Last modified: 2015-04-04 by rick wyatt
Keywords: us army | general of the army | star | red |
Links: FOTW homepage | search | disclaimer and copyright | write us | mirrors
image by Tom Gregg, 13 February 1997
"General of the Armies" was not a title limited to Washington and Pershing. A late 19th century law on the organization of the Army authorized one general and specified that he would have the title "General of the Armies of the United States."
I think Sheridan would have been the general at the time, but will have to check my notes for the dates and the legal citation.
Joe McMillan, 21 December 2000
In 1776 Congress conferred upon General George Washington the title "Commander-in-Chief of the Armies of the United States" so as to uniquely identify him. No insignia or flag were authorized. However that did not stop the Washington DC press from reporting "Washington Gets Sixth Star".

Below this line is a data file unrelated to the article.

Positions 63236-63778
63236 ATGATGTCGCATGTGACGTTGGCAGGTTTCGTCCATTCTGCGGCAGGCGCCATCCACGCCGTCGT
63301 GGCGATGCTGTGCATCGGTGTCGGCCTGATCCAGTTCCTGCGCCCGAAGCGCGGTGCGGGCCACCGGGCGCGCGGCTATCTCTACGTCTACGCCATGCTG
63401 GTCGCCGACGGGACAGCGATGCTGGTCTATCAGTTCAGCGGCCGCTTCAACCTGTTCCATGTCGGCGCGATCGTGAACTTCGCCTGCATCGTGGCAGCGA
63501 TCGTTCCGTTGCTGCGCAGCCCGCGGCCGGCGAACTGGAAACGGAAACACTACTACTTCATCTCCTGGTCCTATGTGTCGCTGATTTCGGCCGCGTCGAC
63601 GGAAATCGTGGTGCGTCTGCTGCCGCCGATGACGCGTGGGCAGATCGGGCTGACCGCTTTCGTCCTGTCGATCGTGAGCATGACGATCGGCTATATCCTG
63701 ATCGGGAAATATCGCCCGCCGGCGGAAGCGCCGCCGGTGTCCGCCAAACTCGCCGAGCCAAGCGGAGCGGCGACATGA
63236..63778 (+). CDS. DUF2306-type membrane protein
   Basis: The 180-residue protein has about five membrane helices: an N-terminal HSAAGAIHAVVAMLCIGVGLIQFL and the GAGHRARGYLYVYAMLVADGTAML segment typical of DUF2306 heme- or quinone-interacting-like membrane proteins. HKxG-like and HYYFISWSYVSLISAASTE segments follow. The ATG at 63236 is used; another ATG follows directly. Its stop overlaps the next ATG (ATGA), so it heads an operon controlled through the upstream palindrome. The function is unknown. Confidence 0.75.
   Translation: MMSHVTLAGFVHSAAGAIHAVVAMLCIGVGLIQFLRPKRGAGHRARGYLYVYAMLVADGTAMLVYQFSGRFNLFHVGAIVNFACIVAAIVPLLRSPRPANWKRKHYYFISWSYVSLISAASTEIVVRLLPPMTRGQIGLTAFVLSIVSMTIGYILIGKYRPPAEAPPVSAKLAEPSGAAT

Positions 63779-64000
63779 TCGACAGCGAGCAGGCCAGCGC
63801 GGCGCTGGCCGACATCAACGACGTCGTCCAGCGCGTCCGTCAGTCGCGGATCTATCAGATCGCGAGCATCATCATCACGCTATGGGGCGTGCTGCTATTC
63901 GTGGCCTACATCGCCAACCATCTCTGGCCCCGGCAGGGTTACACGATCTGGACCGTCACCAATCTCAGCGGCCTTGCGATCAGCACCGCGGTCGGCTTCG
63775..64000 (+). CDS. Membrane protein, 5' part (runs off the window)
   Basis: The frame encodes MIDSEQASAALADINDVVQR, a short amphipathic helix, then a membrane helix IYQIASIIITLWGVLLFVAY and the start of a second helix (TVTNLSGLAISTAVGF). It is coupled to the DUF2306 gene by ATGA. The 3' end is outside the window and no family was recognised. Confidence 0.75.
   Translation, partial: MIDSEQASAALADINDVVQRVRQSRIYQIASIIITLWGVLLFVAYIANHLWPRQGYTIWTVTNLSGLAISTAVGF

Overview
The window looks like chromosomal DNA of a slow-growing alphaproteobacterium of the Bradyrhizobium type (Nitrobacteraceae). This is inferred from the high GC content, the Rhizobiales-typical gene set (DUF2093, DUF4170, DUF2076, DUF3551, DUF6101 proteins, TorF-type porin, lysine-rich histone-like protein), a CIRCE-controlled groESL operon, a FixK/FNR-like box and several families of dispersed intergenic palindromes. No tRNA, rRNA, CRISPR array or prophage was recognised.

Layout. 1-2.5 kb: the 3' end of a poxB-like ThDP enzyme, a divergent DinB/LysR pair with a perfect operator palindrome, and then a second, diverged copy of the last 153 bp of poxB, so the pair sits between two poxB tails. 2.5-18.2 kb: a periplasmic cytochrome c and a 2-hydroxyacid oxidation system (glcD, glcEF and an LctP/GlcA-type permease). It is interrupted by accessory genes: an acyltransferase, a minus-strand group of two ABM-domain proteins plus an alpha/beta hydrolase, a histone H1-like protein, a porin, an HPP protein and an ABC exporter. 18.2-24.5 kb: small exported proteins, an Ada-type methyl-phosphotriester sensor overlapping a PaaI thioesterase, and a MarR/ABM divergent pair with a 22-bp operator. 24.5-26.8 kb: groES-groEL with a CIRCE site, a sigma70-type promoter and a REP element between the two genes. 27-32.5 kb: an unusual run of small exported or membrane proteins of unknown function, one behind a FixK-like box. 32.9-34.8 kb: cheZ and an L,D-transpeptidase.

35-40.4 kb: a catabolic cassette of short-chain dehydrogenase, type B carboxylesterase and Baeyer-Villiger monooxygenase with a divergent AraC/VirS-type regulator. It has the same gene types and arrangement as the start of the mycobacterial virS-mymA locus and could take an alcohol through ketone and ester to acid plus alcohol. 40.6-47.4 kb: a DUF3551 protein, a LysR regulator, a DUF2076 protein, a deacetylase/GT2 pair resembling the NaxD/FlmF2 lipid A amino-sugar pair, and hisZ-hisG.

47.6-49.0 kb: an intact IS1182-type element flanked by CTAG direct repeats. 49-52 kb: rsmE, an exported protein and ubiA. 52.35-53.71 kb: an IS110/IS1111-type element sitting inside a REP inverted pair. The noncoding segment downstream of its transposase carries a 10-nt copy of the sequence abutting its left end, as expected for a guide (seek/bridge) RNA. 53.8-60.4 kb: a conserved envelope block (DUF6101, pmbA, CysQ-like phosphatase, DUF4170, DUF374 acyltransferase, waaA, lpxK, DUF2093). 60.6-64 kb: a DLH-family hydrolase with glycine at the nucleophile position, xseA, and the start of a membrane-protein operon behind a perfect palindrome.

Washington only ever wore three silver six-pointed stars as an insignia of grade and a light blue ribbon/sash diagonally across his chest indicating his status as Commander-in-Chief of the Continental Army.
His flags as C-I-C were all blue of varying shades with 13 six-pointed stars arranged either 3-2-3-2-3, 4-5-4, or in a circle. There is a surviving flag in Valley Forge which is claimed to be Washington's command flag with the star arranged 3-2-3-2-3. The other arrangements are from period paintings.
James J. Ferrigan III, 21 December 2000